Drewry's Bluff, Fort Harrison, Chimborazo, and the Tredegar Iron Works all offer scenic perspectives on the James river. Once a key element in the battles surrounding Richmond, the James remains important as a natural and economic resource. The broad open fields at Malvern Hill and Gaines' Mill allow visitors to overlook historic battlefields framed in a natural setting. The wetlands along Crewes' Channel and Beaver Dam Creek provide visitors with expansive views of some of the parks richest natural resources. The marshes, ponds, and streams at these sites are home to a beautiful assortment of wildlife and vegetation unique to the wetland environment.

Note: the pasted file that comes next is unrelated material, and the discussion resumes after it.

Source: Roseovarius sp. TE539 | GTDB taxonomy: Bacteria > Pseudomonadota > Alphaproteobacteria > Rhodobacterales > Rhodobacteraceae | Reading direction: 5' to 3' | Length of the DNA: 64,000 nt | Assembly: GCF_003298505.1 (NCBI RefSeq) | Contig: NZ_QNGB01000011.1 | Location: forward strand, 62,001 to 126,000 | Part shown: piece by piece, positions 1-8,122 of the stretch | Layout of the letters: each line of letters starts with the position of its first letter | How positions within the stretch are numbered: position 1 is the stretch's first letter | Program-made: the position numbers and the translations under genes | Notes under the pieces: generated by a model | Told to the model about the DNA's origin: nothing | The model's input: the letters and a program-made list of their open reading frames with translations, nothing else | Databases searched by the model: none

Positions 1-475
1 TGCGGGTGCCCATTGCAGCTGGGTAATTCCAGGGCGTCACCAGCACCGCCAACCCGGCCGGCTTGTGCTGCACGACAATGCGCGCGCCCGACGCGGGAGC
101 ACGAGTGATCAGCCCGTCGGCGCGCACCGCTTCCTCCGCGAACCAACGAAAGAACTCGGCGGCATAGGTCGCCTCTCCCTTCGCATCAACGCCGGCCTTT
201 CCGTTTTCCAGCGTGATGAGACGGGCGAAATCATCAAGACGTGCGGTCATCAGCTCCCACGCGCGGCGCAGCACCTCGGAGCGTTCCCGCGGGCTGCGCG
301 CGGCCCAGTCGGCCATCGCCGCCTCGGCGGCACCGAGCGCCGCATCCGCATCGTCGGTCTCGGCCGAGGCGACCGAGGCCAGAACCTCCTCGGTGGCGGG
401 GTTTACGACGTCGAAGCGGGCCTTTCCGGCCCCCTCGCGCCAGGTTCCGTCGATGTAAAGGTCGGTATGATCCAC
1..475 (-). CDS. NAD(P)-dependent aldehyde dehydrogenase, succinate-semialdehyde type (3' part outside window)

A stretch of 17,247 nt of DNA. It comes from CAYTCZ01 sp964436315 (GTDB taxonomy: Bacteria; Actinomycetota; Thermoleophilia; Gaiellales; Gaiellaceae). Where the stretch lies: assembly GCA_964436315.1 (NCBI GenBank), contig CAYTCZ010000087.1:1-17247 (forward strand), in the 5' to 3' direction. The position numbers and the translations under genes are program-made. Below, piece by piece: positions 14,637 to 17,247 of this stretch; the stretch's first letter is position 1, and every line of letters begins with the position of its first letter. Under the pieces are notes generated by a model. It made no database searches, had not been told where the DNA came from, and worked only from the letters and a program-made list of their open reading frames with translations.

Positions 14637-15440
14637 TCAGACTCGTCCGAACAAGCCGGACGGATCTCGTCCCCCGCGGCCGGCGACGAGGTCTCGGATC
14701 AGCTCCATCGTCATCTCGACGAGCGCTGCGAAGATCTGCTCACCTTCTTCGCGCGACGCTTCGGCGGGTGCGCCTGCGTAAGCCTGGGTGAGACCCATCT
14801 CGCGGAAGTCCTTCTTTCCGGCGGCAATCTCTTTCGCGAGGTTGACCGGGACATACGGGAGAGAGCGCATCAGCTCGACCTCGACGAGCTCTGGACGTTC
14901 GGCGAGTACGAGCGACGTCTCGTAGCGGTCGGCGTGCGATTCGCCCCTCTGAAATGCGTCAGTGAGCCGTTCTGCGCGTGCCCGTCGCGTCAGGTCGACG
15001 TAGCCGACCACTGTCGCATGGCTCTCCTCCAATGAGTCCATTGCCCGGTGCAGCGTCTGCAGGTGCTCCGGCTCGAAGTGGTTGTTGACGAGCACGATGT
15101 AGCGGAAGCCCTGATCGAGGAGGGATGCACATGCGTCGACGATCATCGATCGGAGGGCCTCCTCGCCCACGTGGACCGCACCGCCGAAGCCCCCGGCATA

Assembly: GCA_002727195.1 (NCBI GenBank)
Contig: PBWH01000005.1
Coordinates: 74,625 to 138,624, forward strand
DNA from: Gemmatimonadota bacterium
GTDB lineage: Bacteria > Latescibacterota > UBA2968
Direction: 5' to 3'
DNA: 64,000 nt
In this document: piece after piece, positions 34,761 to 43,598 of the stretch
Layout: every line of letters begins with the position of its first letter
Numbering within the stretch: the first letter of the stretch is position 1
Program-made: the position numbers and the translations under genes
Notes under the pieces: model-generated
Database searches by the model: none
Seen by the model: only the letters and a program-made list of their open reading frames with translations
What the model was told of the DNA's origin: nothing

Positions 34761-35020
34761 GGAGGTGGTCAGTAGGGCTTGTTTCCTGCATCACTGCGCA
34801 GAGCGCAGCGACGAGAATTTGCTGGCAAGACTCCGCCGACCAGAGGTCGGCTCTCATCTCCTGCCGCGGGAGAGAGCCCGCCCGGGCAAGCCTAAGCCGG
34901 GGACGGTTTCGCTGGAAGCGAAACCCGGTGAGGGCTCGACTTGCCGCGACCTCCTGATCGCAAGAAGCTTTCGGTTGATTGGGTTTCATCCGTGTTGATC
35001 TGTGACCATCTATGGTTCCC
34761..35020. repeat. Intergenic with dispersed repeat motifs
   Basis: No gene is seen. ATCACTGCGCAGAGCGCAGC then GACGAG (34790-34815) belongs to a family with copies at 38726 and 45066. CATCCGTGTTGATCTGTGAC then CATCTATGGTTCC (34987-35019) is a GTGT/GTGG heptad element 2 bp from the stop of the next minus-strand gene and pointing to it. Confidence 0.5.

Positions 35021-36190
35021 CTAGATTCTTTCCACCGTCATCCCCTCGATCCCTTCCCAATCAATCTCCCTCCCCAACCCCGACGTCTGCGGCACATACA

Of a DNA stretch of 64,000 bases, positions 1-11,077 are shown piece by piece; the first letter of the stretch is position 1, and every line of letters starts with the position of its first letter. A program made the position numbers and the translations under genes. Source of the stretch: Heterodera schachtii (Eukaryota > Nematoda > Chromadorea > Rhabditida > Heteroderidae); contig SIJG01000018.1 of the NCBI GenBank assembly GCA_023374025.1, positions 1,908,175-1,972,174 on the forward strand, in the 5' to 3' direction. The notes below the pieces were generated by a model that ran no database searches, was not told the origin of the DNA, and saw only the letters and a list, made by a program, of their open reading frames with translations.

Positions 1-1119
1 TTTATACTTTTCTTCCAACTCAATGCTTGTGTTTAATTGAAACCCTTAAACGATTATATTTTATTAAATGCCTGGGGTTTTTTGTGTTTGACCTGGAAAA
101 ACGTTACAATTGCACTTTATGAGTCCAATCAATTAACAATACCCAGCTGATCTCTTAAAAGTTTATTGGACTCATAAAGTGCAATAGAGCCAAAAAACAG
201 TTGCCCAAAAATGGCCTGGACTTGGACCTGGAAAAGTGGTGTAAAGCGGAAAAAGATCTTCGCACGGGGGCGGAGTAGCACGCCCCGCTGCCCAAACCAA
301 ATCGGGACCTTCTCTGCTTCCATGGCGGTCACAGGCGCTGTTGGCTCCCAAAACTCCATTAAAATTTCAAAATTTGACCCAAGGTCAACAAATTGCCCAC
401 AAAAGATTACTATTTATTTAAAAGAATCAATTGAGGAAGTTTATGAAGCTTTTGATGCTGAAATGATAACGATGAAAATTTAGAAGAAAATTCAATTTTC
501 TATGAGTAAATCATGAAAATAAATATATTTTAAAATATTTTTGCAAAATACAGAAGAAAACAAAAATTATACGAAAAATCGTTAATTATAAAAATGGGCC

The scenic vistas within Richmond National Battlefield Park allow visitors to make a strong connection with the natural and cultural resources the park has to offer. They provide an otherwise elusive taste of the natural environment and the historical events that have taken place within it.
Did You Know?
President Abraham Lincoln visited the Richmond area twice during the war. In July 1862 he met with General McClellan at Harrison’s Landing on the James River. Lincoln came to Richmond on April 4, 1865 and walked the streets of a city still smouldering from the evacuation fires.